Salvador Dali or M.C. Escher?
This question leaps to the mind navigating the ruins of Japanese cities like Tagajo. Skylines now look as if Dali’s surrealist brush had a hand in rendering things so out of place. Escher’s mind seems at work, too. Interlocking shapes that shouldn’t exist in the three-dimensional world litter cityscapes that before March 11’s earthquake and tsunami were pretty run of the mill.
The mess one confronts in the northeast ― flattened buildings, fleets of destroyed Toyotas at ports, ships sitting in the middle of streets, the search for bodies ― graphically demonstrates why Standard & Poor’s is so worried about Japan. Concerned about the magnitude of the reconstruction bill, S&P cut Japan’s rating outlook.
So is Japan on the verge of a debt crisis? No, and that may just be the problem.
Rising stocks and bond prices show traders aren’t buying the despair about Japan’s finances. They are focusing on the nation’s $15 trillion of household savings, the government’s latitude to raise taxes and the fact that about 95 percent of public debt is held domestically.
Yet Japan’s day of reckoning will arrive at some point, and the longer it’s delayed, the worse it will be. This is an ideal moment for the bond vigilantes, who from time to time take matters into their own hands and boost yields, to teach Japan a lesson. Nothing of the sort is happening.
On Wednesday, the day S&P threatened to downgrade Japan, credit-default swaps protecting government debt for five years returned to their pre-March 11 trading range. The message to politicians: By all means, continue borrowing with abandon.
It’s not unlike what’s afoot in the U.S. Negativity about America’s budget deficit has investors like Bill Gross, who runs the world’s biggest bond fund at Pacific Investment Management Co., abandoning Treasuries. Bond dealers disagree, as evidenced by the 3.32 percent yield on the 10-year note. Broadly speaking, the bond market doesn’t seem worried about the U.S.
Looked at through this lens, traders are even less perturbed by Japan’s debt load; 10-year yields are a paltry 1.2 percent. One explanation for why markets are ignoring S&P is that credit rating companies, wrong on just about every major crisis of the last 15 years, have lost all credibility in Asia.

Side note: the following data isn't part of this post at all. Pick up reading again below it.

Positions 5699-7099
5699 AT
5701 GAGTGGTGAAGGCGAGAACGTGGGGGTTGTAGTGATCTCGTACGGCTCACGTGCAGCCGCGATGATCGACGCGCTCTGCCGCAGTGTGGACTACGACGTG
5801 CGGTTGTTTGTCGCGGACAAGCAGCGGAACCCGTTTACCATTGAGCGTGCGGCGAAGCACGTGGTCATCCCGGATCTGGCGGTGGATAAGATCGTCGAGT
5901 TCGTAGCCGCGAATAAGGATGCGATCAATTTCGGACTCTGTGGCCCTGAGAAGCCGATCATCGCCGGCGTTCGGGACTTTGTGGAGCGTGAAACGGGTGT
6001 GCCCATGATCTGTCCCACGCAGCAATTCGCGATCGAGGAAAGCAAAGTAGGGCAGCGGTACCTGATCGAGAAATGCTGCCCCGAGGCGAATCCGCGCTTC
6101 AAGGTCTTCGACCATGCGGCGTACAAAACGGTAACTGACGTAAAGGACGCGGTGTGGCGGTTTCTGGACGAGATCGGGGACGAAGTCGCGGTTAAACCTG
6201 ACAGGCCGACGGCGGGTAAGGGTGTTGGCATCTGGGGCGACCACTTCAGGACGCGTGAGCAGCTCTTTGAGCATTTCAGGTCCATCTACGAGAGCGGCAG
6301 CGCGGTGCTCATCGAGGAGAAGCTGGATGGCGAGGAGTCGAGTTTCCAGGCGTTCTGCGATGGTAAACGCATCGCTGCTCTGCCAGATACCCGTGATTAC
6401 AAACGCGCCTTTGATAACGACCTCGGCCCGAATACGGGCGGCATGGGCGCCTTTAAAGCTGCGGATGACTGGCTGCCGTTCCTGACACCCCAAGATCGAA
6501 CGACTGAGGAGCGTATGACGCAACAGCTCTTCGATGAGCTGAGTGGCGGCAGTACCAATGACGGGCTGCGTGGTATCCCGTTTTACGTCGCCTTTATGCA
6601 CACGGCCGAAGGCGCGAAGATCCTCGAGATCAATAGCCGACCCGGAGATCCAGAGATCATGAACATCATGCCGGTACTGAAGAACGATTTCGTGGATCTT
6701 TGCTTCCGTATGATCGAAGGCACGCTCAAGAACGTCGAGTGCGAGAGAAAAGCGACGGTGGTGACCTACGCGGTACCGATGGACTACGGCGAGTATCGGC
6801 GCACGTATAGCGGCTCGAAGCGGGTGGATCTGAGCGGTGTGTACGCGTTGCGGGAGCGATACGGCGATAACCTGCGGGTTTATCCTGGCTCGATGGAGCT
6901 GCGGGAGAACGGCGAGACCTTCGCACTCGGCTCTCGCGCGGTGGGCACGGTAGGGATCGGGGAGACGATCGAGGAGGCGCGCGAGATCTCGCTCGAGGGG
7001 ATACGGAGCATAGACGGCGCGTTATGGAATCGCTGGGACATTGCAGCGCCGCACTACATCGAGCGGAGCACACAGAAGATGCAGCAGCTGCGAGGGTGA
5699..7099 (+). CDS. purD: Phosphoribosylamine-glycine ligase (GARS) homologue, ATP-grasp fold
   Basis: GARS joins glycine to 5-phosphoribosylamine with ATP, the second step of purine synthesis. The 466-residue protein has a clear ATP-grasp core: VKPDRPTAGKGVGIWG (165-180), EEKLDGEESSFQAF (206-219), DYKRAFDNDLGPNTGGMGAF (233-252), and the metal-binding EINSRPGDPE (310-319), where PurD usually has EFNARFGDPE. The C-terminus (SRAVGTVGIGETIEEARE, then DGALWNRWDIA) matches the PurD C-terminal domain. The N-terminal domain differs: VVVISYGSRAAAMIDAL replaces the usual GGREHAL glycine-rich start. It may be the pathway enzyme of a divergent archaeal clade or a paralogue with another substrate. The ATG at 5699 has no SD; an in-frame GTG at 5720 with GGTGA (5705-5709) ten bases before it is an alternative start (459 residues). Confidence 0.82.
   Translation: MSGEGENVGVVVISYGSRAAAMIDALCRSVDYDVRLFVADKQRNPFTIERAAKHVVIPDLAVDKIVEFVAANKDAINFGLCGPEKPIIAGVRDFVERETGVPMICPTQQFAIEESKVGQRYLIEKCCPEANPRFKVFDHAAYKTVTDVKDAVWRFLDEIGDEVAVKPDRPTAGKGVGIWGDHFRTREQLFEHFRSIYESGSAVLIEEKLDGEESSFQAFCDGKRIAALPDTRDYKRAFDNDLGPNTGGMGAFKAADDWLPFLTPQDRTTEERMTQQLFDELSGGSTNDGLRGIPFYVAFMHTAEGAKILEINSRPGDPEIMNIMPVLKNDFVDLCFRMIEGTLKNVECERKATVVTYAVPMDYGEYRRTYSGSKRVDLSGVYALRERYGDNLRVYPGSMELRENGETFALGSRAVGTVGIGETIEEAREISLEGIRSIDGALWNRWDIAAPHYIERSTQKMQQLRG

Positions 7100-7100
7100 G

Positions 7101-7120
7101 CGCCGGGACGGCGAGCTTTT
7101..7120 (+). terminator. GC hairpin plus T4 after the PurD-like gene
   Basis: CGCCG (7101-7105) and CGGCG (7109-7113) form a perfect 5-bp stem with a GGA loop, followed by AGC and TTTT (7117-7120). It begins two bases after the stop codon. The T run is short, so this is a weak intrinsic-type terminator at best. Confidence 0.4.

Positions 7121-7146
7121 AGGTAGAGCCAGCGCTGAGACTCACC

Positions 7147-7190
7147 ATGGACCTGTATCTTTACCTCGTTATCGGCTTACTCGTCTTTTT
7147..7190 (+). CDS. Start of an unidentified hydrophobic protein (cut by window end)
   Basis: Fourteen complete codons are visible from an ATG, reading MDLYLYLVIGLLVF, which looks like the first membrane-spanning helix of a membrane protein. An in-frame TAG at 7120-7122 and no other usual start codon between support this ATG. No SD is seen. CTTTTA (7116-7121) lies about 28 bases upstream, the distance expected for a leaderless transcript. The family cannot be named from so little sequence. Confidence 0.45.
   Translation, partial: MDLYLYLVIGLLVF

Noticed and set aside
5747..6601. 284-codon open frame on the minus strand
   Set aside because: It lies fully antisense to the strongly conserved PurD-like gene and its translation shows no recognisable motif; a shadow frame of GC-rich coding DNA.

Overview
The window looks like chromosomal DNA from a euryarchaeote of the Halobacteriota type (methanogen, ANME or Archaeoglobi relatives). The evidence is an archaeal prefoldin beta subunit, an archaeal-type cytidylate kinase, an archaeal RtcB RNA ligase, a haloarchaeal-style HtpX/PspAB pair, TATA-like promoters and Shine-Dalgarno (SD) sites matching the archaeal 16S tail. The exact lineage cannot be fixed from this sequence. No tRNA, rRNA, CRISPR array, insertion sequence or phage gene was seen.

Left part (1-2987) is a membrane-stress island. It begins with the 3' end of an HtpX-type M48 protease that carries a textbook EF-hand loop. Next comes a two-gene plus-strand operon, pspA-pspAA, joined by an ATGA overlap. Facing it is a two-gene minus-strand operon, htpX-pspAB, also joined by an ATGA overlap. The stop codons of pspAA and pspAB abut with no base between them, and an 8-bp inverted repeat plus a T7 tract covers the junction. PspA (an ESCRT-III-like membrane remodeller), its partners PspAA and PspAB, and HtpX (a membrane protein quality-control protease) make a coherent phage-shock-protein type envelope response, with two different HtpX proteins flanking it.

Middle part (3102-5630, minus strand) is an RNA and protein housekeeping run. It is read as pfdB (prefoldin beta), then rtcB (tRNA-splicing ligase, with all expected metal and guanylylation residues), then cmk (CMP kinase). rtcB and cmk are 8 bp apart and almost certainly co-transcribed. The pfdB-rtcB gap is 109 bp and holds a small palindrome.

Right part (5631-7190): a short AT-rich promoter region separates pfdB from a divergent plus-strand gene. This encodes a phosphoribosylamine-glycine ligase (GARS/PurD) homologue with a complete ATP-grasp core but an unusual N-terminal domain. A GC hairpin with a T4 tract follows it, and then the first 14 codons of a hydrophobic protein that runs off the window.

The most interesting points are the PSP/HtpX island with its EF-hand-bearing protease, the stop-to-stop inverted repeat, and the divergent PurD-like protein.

The more worrisome one is that markets are complacent. It’s hard not to draw this conclusion when you trek around the Sendai region, which was inundated by the tsunami. From my vantage point, the initial $300 billion reconstruction estimates are fanciful. So, too, might be S&P’s suggestion that the price tag would, at the high end, be $613 billion. It may cost far more.
The challenges that held Japan back before the quake are more acute now. The one most evident in the tsunami zone is how an aging and shrinking population symbolizes the decline of economic life in rural areas. The question isn’t just how to rebuild, but whether to even bother in some places.
There’s also the question of when to start. Economic logic tells you to begin right away. After a 1995 quake, the city of Kobe acted fast and vibrant growth followed. Such thinking is callous and borderline immoral to the likes of Shintaro Takegawa.
Takegawa, 57, is a Sendai truck driver whose company lost more than 90 percent of its fleet when the oceans poured into the city center. He was intrigued to see a wandering foreigner in his midst and offered me a ride back to the train station, a few kilometers from Sendai’s main port.
“There is a big hurry to rebuild, but we have to have respect for the dead and the missing ― more than 25,000 people,” Takegawa explains. “Why can’t we wait a few months?”
This sentiment is common in Japan’s northeast. I heard it, for example, from police officers in the city of Natori, which was literally wiped off the map last month. My Bloomberg News colleagues who have traveled extensively around Tohoku since March 11 routinely encounter it, too. It underscores the challenges facing a nation anxious to dispatch construction crews.
The nuclear crisis in Fukushima is another wild card. This week, electronics maker Sharp Corp. became the latest company to delay making forecasts for this year, citing difficulty in estimating the financial toll of the last several weeks.
Japan is in bizarre economic territory. Bank of Japan Governor Masaaki Shirakawa isn’t exaggerating when he says the economy faces “strong downward pressure.” That dynamic, coupled with the cost of rebuilding Tohoku, means issuing lots of new debt.
You would think that with Japan’s debt-to-gross domestic product ratio ― already 200 percent ― set to widen, traders would be wary. You would think a nation with a shrinking population would be chastened by markets for over-borrowing and forced to find another way to boost growth.
No, traders are saying all is well and giving Japan the green light to sell bonds. One can only imagine the market surrealism that will begin once that light turns yellow or, worse, red.
By William Pesek
William Pesek is a Bloomberg News columnist. The opinions expressed are his own. ― Ed.